Is the U.S. economy losing its momentum? That’s what those who watch the course of American commerce were worried about until Friday, when they got two pieces of good news: Job growth surged in June and wages continued to rise.
The Labor Department said the economy added a surprising 287,000 jobs during the month, the most since last October, and the agency also said the average hourly earnings of private-sector workers have increased by 2.6 percent during the first six months this year.
More money in consumers’ pockets figures to translate to higher spending in the weeks and months ahead, possibly affecting the remainder of the vacation season and back-to-school spending in positive ways.
David Lukes, chief executive of Equity One, a commercial real estate investment company, told the New York Times that he is among business owners who have boosted salaries and benefits to retain staff and find new people.
“I’ve had the troubling experience of losing good employees,” Lukes said. “Reward programs are much more important than they were three, four and five years ago.”
The upbeat unemployment report also lifted the financial markets. All three major U.S. stock indexes closed the week higher and at levels they enjoyed before the United Kingdom voted in late June to leave the European Union.
“The economy is chugging along, creating some jobs, but the Fed is still unlikely to do anything for a while,” Erik Davidson, chief investment officer at Wells Fargo Private Bank, told the Wall Street Journal, adding that the current quiet period for interest rates should encourage investors to put money into U.S. stocks.
“This is a golden age to be a consumer in the U.S.,” he said, pointing to signs of a strong economy, solid job growth and the availability of loans at good rates.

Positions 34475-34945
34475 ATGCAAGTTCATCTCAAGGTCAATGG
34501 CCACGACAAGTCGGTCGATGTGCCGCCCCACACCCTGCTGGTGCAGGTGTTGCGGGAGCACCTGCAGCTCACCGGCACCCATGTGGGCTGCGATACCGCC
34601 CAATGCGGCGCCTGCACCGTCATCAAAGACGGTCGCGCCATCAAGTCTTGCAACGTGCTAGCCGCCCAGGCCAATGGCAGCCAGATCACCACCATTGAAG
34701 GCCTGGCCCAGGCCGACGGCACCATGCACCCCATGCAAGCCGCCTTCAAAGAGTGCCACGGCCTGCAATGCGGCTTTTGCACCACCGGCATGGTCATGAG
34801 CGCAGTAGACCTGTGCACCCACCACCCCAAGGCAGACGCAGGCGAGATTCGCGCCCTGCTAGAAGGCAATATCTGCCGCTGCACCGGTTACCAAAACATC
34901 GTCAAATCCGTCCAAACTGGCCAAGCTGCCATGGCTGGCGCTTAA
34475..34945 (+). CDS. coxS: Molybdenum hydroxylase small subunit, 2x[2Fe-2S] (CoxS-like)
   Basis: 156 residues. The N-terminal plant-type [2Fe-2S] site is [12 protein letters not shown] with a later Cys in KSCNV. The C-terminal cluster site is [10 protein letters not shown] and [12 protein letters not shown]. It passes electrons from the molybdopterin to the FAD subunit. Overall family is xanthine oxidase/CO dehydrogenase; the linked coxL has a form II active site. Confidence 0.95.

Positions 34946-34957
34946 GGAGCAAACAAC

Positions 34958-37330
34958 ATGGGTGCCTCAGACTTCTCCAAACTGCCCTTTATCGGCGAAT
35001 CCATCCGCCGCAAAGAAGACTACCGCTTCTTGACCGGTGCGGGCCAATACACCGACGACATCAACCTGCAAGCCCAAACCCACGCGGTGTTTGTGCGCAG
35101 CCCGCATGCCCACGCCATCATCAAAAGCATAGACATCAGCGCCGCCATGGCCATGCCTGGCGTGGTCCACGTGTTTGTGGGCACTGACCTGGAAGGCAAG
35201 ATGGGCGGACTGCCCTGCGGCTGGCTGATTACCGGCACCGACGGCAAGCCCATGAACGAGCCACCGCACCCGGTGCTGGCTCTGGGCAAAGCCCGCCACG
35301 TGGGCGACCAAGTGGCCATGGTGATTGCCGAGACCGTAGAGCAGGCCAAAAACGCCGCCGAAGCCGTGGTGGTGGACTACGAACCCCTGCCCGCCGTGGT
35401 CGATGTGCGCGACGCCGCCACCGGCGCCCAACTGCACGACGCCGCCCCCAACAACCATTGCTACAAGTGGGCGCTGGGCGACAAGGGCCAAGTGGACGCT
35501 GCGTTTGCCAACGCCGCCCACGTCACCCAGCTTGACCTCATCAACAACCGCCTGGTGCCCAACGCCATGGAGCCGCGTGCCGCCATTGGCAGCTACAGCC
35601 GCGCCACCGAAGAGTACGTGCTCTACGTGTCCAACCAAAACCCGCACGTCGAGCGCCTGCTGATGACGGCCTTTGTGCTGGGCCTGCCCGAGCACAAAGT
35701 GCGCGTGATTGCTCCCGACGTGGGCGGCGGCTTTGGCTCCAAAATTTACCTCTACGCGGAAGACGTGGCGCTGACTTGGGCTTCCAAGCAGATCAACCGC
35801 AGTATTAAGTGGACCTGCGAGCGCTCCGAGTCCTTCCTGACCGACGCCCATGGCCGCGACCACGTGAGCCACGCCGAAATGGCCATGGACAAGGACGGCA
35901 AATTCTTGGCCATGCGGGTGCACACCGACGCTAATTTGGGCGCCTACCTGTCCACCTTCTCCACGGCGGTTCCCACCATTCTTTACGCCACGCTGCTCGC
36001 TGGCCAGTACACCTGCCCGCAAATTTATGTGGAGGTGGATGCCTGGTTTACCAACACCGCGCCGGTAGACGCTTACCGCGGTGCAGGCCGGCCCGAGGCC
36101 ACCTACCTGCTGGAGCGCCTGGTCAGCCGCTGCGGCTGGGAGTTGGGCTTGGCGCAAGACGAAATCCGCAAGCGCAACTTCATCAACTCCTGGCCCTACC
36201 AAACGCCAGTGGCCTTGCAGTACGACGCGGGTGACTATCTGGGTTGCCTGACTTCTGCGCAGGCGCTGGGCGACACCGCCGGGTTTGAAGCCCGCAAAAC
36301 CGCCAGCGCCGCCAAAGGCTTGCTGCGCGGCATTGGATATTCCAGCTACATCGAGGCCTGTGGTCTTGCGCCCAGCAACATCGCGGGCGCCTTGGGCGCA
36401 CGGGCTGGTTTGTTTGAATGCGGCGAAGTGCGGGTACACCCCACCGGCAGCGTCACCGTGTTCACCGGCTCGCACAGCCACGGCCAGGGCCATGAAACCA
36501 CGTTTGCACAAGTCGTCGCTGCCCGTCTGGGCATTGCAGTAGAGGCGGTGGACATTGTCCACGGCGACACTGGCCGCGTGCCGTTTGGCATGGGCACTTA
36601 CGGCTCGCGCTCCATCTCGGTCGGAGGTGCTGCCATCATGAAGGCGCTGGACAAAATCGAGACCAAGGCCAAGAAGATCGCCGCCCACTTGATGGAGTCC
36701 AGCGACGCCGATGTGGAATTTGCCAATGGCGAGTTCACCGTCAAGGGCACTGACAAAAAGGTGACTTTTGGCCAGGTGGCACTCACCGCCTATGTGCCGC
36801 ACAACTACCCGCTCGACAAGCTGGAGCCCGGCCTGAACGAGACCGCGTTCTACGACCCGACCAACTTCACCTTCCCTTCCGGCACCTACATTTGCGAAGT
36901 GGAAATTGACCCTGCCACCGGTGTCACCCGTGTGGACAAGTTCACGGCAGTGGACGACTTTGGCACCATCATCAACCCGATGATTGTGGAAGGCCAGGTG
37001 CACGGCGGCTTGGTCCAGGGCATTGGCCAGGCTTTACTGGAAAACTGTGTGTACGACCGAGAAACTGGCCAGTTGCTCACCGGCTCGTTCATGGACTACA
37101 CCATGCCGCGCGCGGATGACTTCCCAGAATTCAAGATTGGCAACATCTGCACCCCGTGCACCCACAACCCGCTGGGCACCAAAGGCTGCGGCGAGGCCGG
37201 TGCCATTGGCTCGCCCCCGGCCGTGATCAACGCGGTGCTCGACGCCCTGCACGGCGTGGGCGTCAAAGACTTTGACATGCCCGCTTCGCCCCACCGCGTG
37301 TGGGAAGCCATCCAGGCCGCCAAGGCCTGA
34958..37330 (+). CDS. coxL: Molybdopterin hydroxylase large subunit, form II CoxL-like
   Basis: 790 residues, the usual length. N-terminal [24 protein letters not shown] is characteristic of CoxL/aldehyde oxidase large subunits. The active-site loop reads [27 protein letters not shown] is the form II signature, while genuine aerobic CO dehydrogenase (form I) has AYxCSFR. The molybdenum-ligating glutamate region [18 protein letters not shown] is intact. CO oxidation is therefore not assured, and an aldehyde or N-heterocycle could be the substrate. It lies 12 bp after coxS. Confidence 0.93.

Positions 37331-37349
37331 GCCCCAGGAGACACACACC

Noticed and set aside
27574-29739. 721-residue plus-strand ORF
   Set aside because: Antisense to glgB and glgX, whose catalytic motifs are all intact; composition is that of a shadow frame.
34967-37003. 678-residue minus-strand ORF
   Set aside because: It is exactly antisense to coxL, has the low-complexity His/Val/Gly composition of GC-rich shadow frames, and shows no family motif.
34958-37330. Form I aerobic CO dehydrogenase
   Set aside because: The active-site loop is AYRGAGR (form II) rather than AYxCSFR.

MarketWatch did caution that the economy is not creating jobs at the pace it was a year or two ago. The average job gain during the past three months is 147,000, far below the five-year high of 282,000 that was reported for the fourth quarter last year. Most economists have expected hiring to slow down.
“It’s inevitable to see a slower pace of job growth at this stage of an economic cycle,” Richard Moody, chief economist at Regions Financial, told MarketWatch. “You’d figure it would settle down.”
For economy watchers, the coming week will bring important reports, but as was the case last week, they won’t arrive until Friday. We’ll get a look at June retail sales, the Consumer Price Index for the same month and the University of Michigan’s preliminary Consumer Sentiment Index for July.
Economists’ consensus forecast is that the Commerce Department will say retail sales rose just 0.1 percent, although when auto sales are excluded, the prediction is for a gain of 0.6 percent after a 0.4 percent gain in May. A gain would strengthen the perception that rising consumer spending fueled second-quarter growth.
There are also expectations, however, that the consumer’s mood, as reflected by the University of Michigan’s survey, slipped a bit. The forecast is for a reading of 92.0, down from 93.5 at the end of June, perhaps as a reaction to developments such as the Brexit vote.
Despite the financial markets’ rebound since that vote, Reuters reported that some stock investors are still cautious, uncertain about what rate course the Federal Reserve will take, possible ripple effects as the U.K. leaves the EU and the volatile U.S. presidential election campaign.
"It just strikes me there are just too many things that can go wrong over the next couple of months," Phil Orlando, chief equity market strategist, at Federated Investors, in New York, told Reuters.